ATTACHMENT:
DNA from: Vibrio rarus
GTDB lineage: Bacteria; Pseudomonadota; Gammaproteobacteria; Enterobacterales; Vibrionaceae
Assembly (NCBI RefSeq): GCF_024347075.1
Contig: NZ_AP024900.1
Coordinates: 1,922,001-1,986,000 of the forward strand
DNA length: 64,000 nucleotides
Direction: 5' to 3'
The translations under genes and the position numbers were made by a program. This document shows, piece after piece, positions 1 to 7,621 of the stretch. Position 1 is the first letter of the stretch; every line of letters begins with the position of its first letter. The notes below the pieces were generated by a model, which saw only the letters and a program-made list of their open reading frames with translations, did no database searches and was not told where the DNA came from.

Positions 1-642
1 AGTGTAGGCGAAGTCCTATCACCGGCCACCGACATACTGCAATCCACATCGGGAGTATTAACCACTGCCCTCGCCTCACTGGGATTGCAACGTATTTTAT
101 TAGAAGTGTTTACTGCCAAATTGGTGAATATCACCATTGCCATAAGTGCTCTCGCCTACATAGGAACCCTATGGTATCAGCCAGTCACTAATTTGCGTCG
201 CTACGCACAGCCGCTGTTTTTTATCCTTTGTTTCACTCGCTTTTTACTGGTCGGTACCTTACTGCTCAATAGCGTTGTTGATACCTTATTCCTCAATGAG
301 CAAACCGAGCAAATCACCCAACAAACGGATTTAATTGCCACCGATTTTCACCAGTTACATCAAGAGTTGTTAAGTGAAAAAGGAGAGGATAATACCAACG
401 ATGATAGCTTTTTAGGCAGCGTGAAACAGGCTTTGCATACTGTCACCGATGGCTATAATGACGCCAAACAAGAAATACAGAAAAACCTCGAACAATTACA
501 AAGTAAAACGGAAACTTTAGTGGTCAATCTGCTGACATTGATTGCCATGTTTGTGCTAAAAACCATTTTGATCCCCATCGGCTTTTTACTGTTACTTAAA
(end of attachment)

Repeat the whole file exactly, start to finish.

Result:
DNA from: Vibrio rarus
GTDB lineage: Bacteria; Pseudomonadota; Gammaproteobacteria; Enterobacterales; Vibrionaceae
Assembly (NCBI RefSeq): GCF_024347075.1
Contig: NZ_AP024900.1
Coordinates: 1,922,001-1,986,000 of the forward strand
DNA length: 64,000 nucleotides
Direction: 5' to 3'
The translations under genes and the position numbers were made by a program. This document shows, piece after piece, positions 1 to 7,621 of the stretch. Position 1 is the first letter of the stretch; every line of letters begins with the position of its first letter. The notes below the pieces were generated by a model, which saw only the letters and a program-made list of their open reading frames with translations, did no database searches and was not told where the DNA came from.

Positions 1-642
1 AGTGTAGGCGAAGTCCTATCACCGGCCACCGACATACTGCAATCCACATCGGGAGTATTAACCACTGCCCTCGCCTCACTGGGATTGCAACGTATTTTAT
101 TAGAAGTGTTTACTGCCAAATTGGTGAATATCACCATTGCCATAAGTGCTCTCGCCTACATAGGAACCCTATGGTATCAGCCAGTCACTAATTTGCGTCG
201 CTACGCACAGCCGCTGTTTTTTATCCTTTGTTTCACTCGCTTTTTACTGGTCGGTACCTTACTGCTCAATAGCGTTGTTGATACCTTATTCCTCAATGAG
301 CAAACCGAGCAAATCACCCAACAAACGGATTTAATTGCCACCGATTTTCACCAGTTACATCAAGAGTTGTTAAGTGAAAAAGGAGAGGATAATACCAACG
401 ATGATAGCTTTTTAGGCAGCGTGAAACAGGCTTTGCATACTGTCACCGATGGCTATAATGACGCCAAACAAGAAATACAGAAAAACCTCGAACAATTACA
501 AAGTAAAACGGAAACTTTAGTGGTCAATCTGCTGACATTGATTGCCATGTTTGTGCTAAAAACCATTTTGATCCCCATCGGCTTTTTACTGTTACTTAAA